Joe Walsh and the debt he didn't pay

  • Congressional candidate Joe Walsh is renting this house in Winnetka.

    Congressional candidate Joe Walsh is renting this house in Winnetka. George LeClaire | Staff Photographer

Posted3/7/2010 12:01 AM

If Congressional candidate Joe Walsh was so hard up for money that he couldn't fulfill his obligation on a $300,000 mortgage, why was he able to afford to rent an $860,000 colonial in Winnetka with an in-ground pool?

If he needed more room for his large family, why didn't he look to rent a house of the same size but for half the price in, say, Wauconda or Lake Zurich? Is it possible he could have managed his mortgage payments if he had done that?


Walsh said that people have to understand the circumstances that led to the foreclosure on his Evanston condominium. He was only making $40,000, he said, and he couldn't afford to keep paying for two homes.

Take a look at the picture above. Does that look like the house you would rent if your family was making $40,000 a year? Especially if you also owed money on another residence?

There may be good answers to these questions, but Walsh so far hasn't provided them. He refuses to submit to questions, choosing to issue manipulative political statements instead.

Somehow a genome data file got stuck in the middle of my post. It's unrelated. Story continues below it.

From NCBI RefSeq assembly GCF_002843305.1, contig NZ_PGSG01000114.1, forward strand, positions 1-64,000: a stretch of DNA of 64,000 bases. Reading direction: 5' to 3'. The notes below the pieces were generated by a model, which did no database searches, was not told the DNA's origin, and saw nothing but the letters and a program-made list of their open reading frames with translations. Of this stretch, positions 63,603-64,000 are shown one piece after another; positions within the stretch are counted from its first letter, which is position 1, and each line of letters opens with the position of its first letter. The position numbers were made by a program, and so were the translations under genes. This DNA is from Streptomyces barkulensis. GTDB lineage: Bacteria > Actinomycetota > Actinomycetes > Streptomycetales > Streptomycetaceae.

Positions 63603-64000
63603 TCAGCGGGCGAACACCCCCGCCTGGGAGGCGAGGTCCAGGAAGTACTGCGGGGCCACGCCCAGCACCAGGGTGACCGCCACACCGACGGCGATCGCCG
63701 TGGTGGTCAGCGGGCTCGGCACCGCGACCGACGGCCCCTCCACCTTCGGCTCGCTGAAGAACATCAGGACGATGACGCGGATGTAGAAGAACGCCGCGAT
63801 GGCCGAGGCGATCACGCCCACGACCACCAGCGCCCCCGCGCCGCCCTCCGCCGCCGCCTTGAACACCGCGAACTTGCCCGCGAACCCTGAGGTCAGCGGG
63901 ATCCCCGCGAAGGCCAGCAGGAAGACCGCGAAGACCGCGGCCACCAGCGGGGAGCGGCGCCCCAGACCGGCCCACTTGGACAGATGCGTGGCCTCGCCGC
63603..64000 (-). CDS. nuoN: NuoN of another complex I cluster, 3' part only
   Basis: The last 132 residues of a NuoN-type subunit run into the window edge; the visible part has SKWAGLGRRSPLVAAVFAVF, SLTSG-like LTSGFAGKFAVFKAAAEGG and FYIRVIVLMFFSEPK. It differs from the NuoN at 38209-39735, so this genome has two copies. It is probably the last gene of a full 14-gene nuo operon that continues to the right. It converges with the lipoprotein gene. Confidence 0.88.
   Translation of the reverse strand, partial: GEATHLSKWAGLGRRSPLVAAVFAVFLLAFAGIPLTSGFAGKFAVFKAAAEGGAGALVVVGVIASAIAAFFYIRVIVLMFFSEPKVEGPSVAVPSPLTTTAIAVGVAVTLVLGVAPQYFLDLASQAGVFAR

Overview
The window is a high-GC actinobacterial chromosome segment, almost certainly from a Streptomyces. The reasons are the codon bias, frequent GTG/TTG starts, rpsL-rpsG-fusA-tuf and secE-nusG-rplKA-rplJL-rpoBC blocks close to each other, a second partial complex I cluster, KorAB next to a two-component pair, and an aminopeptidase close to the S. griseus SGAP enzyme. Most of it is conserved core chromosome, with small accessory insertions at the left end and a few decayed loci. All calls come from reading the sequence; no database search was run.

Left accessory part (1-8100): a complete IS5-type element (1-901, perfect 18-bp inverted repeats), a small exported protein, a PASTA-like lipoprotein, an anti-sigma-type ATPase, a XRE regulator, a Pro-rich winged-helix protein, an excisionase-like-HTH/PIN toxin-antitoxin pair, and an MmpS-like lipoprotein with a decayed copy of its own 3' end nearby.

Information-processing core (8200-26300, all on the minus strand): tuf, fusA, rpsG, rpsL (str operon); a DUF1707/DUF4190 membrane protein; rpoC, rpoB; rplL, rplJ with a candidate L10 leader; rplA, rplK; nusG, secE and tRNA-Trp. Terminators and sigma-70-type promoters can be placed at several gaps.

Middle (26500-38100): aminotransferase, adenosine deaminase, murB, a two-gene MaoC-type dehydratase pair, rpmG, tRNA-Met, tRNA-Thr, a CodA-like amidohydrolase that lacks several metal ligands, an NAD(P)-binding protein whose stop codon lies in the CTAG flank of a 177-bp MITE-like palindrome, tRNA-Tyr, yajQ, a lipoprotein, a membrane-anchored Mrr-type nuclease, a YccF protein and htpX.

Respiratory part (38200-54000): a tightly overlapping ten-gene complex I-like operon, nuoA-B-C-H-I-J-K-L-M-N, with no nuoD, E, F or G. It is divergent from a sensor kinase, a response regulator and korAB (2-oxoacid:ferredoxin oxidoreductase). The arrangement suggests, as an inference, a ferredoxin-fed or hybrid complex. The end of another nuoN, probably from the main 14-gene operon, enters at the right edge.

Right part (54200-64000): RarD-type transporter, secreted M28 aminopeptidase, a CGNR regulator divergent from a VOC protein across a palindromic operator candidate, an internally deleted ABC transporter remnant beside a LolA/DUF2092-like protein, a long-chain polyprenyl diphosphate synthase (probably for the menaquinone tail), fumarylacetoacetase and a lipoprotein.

Walsh owes it to the voters in the 8th Congressional District to provide answers to the questions we just posed. And to answer a lot of other questions related to the foreclosure of his condo last October, the same month that he announced he was running for office.

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Walsh characterizes these questions somehow as "ridicule," as distractions from the real issues. But they are not. They are fair questions to ask of someone running for Congress. They are fair questions to ask a candidate who brought much of this attention on himself by failing to disclose his financial problems in the first place.

In this day and age, many, many people have gone through the trauma of foreclosure. Many, many responsible people of good character have been caught by tragic circumstance. Our heart goes out to them.

Joe Walsh could be one of those people.

But he just as easily could be someone who got himself into trouble through his own misjudgment or unrealistic lifestyle.

Or he just as easily could be someone who walked away from a debt because it was easier than paying it.

The citizenry has a right to know which Joe Walsh he is before deciding if he is fit for Congress.

To help them understand, Walsh has an obligation to start answering questions instead of trying to divert attention with hackneyed assaults on the news media that fool almost no one.